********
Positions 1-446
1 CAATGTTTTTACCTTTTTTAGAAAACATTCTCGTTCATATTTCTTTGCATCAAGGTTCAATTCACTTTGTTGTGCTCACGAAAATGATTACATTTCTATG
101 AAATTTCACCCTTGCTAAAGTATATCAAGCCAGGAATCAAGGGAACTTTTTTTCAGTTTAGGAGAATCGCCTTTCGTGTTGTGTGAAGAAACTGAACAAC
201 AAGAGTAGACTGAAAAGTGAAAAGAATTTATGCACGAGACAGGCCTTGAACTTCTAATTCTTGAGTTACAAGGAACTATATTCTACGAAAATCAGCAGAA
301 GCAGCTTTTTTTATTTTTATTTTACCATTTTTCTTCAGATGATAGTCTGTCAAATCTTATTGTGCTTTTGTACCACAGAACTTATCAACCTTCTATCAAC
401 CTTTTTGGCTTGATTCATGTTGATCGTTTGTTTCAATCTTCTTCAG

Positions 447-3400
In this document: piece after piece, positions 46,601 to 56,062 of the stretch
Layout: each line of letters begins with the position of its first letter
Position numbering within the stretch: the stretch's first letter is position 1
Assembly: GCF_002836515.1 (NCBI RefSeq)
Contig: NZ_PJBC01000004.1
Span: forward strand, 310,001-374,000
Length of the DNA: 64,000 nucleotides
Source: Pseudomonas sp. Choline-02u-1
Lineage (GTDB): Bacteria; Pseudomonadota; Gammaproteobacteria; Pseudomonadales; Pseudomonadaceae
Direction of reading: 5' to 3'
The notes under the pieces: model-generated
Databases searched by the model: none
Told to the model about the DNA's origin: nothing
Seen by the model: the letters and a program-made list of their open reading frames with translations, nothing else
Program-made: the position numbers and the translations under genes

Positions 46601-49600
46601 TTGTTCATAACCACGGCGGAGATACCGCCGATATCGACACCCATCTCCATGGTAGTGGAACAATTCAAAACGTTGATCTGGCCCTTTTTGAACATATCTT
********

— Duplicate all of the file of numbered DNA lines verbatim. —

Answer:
Positions 1-446
1 CAATGTTTTTACCTTTTTTAGAAAACATTCTCGTTCATATTTCTTTGCATCAAGGTTCAATTCACTTTGTTGTGCTCACGAAAATGATTACATTTCTATG
101 AAATTTCACCCTTGCTAAAGTATATCAAGCCAGGAATCAAGGGAACTTTTTTTCAGTTTAGGAGAATCGCCTTTCGTGTTGTGTGAAGAAACTGAACAAC
201 AAGAGTAGACTGAAAAGTGAAAAGAATTTATGCACGAGACAGGCCTTGAACTTCTAATTCTTGAGTTACAAGGAACTATATTCTACGAAAATCAGCAGAA
301 GCAGCTTTTTTTATTTTTATTTTACCATTTTTCTTCAGATGATAGTCTGTCAAATCTTATTGTGCTTTTGTACCACAGAACTTATCAACCTTCTATCAAC
401 CTTTTTGGCTTGATTCATGTTGATCGTTTGTTTCAATCTTCTTCAG

Positions 447-3400
In this document: piece after piece, positions 46,601 to 56,062 of the stretch
Layout: each line of letters begins with the position of its first letter
Position numbering within the stretch: the stretch's first letter is position 1
Assembly: GCF_002836515.1 (NCBI RefSeq)
Contig: NZ_PJBC01000004.1
Span: forward strand, 310,001-374,000
Length of the DNA: 64,000 nucleotides
Source: Pseudomonas sp. Choline-02u-1
Lineage (GTDB): Bacteria; Pseudomonadota; Gammaproteobacteria; Pseudomonadales; Pseudomonadaceae
Direction of reading: 5' to 3'
The notes under the pieces: model-generated
Databases searched by the model: none
Told to the model about the DNA's origin: nothing
Seen by the model: the letters and a program-made list of their open reading frames with translations, nothing else
Program-made: the position numbers and the translations under genes

Positions 46601-49600
46601 TTGTTCATAACCACGGCGGAGATACCGCCGATATCGACACCCATCTCCATGGTAGTGGAACAATTCAAAACGTTGATCTGGCCCTTTTTGAACATATCTT